Monthly Archives: October 2015

I Nonlinear Vocalization. You Nonlinear Vocalization

Cover image by Mario on flickr

THIS WEEK IT’S ALL ABOUT SCREAMS (AAAAA!!!!) Horror and fear screams. It’s not just talking with some extra juice. There is much, much more at work. Physically and psychologically, a scream is a unique thing in human sound production.

Mike explores the what and how, and that they aren’t like shouts or yells. Plus a deep dive into what they mean. And how they function in film. Especially as delivered by women.


-Scream by 2NE1 from Crush
-Physical by Olivia Newton John, Covered by Ten Masked Men from ‘Revenge Of The -Ten Masked Men’
-The Breaking of the Scream by Jose Halac from Sonic Circuits VII
-Murderer by Low from Drums & Guns


The Hard Work of Screaming: Physical Exertion and Affective Labor Among Mexico City’s Punk Vocalists
Author(s): Kelley Tatro
Source: Ethnomusicology, Vol. 58, No. 3 (Fall 2014), pp. 431-453

‘The scream’: Meanings and excesses in early childhood settings
Rachel Rosen
Childhood 2015, Vol. 22(1) 39–52

Phenomenology of the Scream
Author(s): Peter Schwenger
Source: Critical Inquiry, Vol. 40, No. 2 (Winter 2014), pp. 382-395

Nonlinear analysis of irregular animal vocalizations
Isao Tokudaa, et al
J. Acoust. Soc. Am., Vol. 111, No. 6, June 2002

Human Screams Occupy a Privileged Niche in the Communication Soundscape
Luc H. Arnal, Adeen Flinker, Andreas Kleinschmidt, Anne-Lise Giraud, David Poeppel
Current Biology 25, 2051–2056

Do film soundtracks contain nonlinear analogues to influence emotion?
Daniel T. Blumstein1,*, Richard Davitian1 and Peter D. Kaye2
Biol. Lett. (2010) 6, 751–754

The Voice in Cinema by Michel Chion, 2009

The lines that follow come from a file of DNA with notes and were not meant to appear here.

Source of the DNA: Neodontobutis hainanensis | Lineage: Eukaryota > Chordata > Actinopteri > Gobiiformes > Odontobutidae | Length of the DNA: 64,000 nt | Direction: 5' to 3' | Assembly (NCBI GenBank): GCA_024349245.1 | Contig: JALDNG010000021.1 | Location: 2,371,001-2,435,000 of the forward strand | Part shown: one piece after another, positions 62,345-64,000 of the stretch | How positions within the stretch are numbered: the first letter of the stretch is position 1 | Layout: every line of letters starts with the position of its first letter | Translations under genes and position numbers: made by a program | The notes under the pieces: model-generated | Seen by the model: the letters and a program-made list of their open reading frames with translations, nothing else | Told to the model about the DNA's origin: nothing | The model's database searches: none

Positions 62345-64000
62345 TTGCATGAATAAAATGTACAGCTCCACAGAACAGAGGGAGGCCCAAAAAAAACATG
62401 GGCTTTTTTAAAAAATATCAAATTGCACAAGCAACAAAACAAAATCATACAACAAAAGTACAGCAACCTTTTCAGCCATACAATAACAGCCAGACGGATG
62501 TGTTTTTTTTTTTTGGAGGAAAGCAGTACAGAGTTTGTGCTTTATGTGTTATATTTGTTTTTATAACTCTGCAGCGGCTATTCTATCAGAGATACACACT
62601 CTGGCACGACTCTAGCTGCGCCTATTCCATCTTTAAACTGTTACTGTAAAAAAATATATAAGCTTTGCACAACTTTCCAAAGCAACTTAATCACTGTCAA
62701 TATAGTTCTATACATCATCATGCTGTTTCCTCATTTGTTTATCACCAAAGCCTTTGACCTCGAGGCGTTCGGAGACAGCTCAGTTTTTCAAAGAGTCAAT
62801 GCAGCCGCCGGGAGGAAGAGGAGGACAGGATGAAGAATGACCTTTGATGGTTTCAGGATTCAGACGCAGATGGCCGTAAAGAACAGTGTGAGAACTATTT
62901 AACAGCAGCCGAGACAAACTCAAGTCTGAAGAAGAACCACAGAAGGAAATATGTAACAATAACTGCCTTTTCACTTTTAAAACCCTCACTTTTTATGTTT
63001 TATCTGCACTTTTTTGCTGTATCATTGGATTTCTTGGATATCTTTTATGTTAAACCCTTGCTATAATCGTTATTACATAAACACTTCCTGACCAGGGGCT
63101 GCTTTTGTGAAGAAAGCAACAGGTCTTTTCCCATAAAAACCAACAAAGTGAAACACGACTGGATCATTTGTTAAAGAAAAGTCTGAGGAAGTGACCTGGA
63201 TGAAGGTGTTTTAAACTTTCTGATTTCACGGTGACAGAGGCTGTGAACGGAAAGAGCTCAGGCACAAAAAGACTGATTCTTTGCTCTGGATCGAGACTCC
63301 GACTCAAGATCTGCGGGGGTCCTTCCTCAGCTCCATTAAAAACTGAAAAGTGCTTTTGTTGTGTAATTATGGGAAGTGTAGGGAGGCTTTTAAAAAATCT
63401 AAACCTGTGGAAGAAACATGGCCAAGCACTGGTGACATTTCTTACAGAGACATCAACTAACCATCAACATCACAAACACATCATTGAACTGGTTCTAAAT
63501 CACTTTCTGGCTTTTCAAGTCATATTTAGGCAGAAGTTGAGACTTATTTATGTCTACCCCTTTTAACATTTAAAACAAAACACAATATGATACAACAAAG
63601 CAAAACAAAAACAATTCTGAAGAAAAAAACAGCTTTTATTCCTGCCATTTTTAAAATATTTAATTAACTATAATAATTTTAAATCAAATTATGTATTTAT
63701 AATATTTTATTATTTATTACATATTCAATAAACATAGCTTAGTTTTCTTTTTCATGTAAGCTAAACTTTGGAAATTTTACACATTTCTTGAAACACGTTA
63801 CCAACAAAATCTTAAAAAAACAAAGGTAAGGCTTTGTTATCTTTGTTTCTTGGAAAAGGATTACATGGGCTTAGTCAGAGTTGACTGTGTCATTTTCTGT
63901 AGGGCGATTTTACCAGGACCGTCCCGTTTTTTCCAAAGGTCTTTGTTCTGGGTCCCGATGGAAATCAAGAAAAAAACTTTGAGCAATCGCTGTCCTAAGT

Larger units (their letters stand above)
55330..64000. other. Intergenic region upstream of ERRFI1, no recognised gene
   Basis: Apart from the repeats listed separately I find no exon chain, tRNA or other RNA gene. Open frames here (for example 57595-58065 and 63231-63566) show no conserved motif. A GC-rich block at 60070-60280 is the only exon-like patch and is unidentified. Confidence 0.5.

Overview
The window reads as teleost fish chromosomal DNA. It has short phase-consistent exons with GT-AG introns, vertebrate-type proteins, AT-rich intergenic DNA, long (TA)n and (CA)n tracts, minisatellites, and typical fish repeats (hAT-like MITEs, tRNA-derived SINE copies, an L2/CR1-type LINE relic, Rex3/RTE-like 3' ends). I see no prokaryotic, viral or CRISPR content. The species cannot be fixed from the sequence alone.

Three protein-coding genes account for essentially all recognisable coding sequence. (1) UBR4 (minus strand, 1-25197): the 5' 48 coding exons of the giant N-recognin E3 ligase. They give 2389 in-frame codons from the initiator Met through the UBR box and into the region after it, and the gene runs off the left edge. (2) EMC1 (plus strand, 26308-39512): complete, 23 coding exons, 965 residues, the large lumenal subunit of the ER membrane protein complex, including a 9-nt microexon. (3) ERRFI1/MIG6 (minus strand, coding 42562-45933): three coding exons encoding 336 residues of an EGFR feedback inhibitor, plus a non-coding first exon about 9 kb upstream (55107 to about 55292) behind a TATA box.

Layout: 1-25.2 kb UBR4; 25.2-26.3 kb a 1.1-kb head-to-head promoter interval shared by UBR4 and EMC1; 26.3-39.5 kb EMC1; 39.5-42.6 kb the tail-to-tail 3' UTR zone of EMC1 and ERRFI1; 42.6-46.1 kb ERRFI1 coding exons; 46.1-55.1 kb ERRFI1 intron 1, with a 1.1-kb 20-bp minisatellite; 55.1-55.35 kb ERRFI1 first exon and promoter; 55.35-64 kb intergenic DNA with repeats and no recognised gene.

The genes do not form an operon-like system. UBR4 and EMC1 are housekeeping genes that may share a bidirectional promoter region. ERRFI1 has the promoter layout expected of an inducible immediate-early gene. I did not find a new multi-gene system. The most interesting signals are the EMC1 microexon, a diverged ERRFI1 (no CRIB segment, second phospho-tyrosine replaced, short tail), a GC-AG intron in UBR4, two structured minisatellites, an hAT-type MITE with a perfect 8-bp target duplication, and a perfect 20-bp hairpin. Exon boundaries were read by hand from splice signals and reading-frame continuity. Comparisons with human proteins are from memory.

And a special thanks to these Reasonably Sound Patrons: Brandon Bennes, Hans Buetow, Xander C, Talia F E, Camilla Greer, Parker Higgins, Anthony Kirkpatrick, Joe Krushinsky, Tod Kurt, Ethan Rose, and Susan Rugnetta.

Bits and Chips

Cover image by ChrisGampat on flickr

It’s all about nostalgia and limitation as Mike chips away (ahhh?!?!?) at the world of chiptunes music. If you played video games years and years ago, you’ll hear a set of sounds that will be completely familiar, even when used in unfamiliar compositional genres. Mike explores the anatomy of chiptunes sounds and composition, and looks into chiptunes’ relationship to hacking and the counterculture.

PLUS: lots of clips of music from the video games of bygone times. And Mike pronouncing more European names. And the line “making bonk-bonk noises.”


Intro and Outro – Square and Enjoy by Goto80
Break #1: Can’t Stop Us by Chipzel
Break #2: Chango Island by Kupa
Break #3: mushroom giggles by minusbaby


  • Endless Loop: A Brief History of Chiptunes by Kevin Driscoll and Joshua Diaz
  • Game Sound: An Introduction to the History, Theory, and Practice of Video Game Music and Sound Design  by Karen Collins
  • Playing with Sound by Karen Collins
  • Music in Video Games, ed. Donnelly, et al
  • The Sound of Playing: A Study into the Music and Culture of Chiptunes by A. Yabsley

And a special thanks to these Reasonably Sound Patrons: Brandon Bennes, Hans Buetow, Xander C, Talia F E, Camilla Greer, Parker Higgins, Joe Krushinsky, Tod Kurt, Ethan Rose, and Susan Rugnetta.

Acoustic Body

Cover image by Jeffrey Montes on flickr

It’s the stethoscope and the sampler as Mike leads us through “the alien nature of [our] own interiors.” In this journey into the sounds of the body, he explores the work of corporeal sonification as music, as well the history and meaning of sounds in medicine.

There are lots of sound puns that are sure to resonate (HA!), and the pleasure of hearing Mike work his way through European names of the 19th century. Also the word “auscultation.”

Intro/Outro: My Body by Perfume Genius from Too Bright
Break 1: Suddenly by Herbert from Bodily Functions
Break 2: Lipostudio by Matmos from A Chance to Cut Is a Chance to Cure

And a Special Thanks to these Reasonably Sound Patrons: Hans Buetow, Xander C, Talia F E, Camilla Greer, Parker Higgins, Joe Krushinski, Tod Kurt and Ethan Rose!